The prime reason given by the Royal College of Surgeons and the BMA for merging so as to obtain catchment populations of upwards of 500,000 is that otherwise it is not possible to provide continuous consultant cover, and thus safe emergency services, 24 hours a day, every day of the year. It is better - measured in terms of survival - for patients with life- threatening conditions to be transported a few more miles into the hands of top-class experts than to have the convenience of proximity, but thinly spread skills.
The second issue is that the very technological developments that make it vital to centralise emergency care also allow the great majority of non-emergency cases to be treated away from the central hospital. Rather than closing local hospitals, they can be developed in a new role to include specialist outpatient clinics, minor casualty units, radiology and physiotherapy departments, maternity units for normal births and facilities to deal with the elective surgical work which makes up waiting lists.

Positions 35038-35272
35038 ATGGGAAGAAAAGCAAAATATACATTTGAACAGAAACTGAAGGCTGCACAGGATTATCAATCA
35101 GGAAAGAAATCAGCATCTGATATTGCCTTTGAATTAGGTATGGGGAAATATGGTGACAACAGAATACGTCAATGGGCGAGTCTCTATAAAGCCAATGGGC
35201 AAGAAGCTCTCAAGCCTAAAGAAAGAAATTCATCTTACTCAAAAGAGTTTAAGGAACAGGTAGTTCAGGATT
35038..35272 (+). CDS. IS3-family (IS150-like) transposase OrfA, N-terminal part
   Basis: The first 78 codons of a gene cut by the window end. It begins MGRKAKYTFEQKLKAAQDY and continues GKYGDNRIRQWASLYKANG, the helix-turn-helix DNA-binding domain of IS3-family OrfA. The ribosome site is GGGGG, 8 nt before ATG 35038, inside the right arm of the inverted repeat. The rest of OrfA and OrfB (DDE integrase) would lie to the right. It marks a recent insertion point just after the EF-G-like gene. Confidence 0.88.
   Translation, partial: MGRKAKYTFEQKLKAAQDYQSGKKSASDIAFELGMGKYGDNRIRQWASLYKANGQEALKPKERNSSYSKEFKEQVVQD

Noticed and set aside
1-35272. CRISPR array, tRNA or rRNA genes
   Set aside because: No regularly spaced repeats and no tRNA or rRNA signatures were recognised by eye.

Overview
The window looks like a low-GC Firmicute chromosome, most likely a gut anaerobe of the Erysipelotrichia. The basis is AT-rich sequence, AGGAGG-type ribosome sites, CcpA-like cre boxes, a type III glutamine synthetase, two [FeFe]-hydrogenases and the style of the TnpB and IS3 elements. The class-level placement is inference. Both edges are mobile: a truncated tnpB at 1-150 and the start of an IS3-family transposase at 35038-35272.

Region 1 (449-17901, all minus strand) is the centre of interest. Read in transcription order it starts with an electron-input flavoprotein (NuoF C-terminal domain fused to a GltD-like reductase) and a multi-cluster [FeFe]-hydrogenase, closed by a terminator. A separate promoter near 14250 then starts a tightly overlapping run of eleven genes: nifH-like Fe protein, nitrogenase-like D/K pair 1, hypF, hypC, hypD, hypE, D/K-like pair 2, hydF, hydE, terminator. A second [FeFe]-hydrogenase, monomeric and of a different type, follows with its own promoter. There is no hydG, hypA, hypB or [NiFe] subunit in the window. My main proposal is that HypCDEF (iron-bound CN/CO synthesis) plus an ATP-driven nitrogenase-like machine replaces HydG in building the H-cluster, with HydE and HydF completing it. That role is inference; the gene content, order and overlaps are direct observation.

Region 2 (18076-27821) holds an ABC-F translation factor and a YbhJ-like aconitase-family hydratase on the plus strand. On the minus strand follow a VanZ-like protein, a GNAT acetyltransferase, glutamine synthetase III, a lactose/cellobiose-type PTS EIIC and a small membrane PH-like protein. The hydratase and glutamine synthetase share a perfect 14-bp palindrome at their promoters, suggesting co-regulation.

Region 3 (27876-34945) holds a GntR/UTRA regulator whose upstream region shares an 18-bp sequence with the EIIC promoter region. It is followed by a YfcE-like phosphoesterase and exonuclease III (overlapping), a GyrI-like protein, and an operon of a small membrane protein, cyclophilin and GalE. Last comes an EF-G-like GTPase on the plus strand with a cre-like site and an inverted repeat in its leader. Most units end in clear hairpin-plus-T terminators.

So rather than most patients having to travel farther (except for emergency care of life-threatening conditions) locality hospitals can bring most of the functions for which most people have to go to hospital much closer to where they live.
Dr RONNIE POLLOCK
MPA Health Strategy and Planning
London NW1Reuse content